Nfld. & Labrador

N.L.'s Igor response vigorously defended

Responding to criticism that the province waited too long to accept federal help after Hurricane Igor struck last fall, the municipal affairs minister says he wouldn't do anything differently if the province is lashed by powerful hurricane again.

Newfoundland and Labrador's municipal affairs minister says he wouldn't do anything differently if the province is lashed by a powerful hurricane again.

Minister Kevin O'Brien was responding Thursday to criticism the province waited too long to accept federal help after Hurricane Igor struck Sept. 21.

Documents obtained by the Packet, a central Newfoundland newspaper, show the provincial government waited four days to formally request assistance from the military.

O'Brien said it took time to assess the damage and what kind of response was needed.

"I would not change a thing and it's fine for you to say, like looking at an email — a paper trail — and say that somebody up in Ottawa or someone somewhere else was scratching their head," said an emotional O'Brien.

"There is a process. They all offer. Everybody offers. Nova Scotia offered. P.E.I. offered, New Brunswick offered, but you have to have an organized response," he said.

O'Brien was not the minister of municipal affairs during the aftermath of Hurricane Igor. Tom Hedderson was the acting minister of municipal affairs during that period.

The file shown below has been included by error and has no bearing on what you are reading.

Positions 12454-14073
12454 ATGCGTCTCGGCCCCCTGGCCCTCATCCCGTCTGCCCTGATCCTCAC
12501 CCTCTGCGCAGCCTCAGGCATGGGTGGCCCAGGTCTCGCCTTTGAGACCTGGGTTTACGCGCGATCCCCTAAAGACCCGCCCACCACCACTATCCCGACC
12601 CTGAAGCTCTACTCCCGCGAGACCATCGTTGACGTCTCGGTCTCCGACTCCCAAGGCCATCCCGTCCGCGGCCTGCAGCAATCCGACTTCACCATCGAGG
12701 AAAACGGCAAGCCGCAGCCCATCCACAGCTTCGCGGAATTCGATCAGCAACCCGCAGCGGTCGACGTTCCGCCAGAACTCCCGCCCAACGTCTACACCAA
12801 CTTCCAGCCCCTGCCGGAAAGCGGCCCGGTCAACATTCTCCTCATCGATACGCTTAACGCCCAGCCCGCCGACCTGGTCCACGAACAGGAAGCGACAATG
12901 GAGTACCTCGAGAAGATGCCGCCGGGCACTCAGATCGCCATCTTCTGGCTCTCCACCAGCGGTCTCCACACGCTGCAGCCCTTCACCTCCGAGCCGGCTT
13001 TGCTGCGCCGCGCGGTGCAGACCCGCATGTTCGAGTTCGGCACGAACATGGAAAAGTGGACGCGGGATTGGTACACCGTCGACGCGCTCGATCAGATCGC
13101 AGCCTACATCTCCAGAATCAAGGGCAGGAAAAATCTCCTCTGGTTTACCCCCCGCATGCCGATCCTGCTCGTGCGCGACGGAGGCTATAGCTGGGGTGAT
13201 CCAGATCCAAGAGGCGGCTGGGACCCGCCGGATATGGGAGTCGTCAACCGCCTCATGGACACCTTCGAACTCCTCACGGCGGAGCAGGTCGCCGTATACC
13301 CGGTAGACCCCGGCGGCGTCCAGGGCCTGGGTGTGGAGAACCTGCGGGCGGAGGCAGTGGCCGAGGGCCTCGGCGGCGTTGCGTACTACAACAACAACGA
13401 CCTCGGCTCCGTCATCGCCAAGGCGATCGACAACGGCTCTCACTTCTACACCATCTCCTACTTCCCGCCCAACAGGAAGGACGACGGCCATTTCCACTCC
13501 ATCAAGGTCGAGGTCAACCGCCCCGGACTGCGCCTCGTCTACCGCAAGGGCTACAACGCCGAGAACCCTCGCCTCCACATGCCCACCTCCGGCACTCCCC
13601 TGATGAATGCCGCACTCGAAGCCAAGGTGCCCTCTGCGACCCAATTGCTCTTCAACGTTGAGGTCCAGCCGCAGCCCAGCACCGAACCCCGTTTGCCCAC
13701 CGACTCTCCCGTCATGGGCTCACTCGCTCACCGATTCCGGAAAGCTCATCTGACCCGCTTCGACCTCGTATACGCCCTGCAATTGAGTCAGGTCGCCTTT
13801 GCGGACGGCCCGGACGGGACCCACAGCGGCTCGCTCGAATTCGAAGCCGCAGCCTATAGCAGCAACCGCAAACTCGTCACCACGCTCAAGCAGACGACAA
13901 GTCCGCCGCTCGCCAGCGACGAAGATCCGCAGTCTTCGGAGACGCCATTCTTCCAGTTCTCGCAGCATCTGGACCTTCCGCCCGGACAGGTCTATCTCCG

Meanwhile, Betty Fitzgerald, the mayor of Bonavista, agrees with O'Brien, telling CBC News she believes the federal military wouldn't have made a significant difference if it had arrived a few days earlier. Fitzgerald's town was hit hard by flooding.

The federal documents suggest Newfoundland and Labrador was too slow to accept federal help after dozens of communities were damaged and isolated by Hurricane Igor.

Eric Squires, the Anglican minister in Catalina and the organizer of relief efforts when people were left without necessities, said the provincial government failed residents.

"[I'm] really disgusted because we were desperate out here for water and bread," said Rev. Squires.

"I called [provincial] fire and emergency services to ask if we could get a boat to go across the bay to get some bread and water and they said 'No, buy what you want and send us the bill.' And during the same time they turned down [federal] help for us."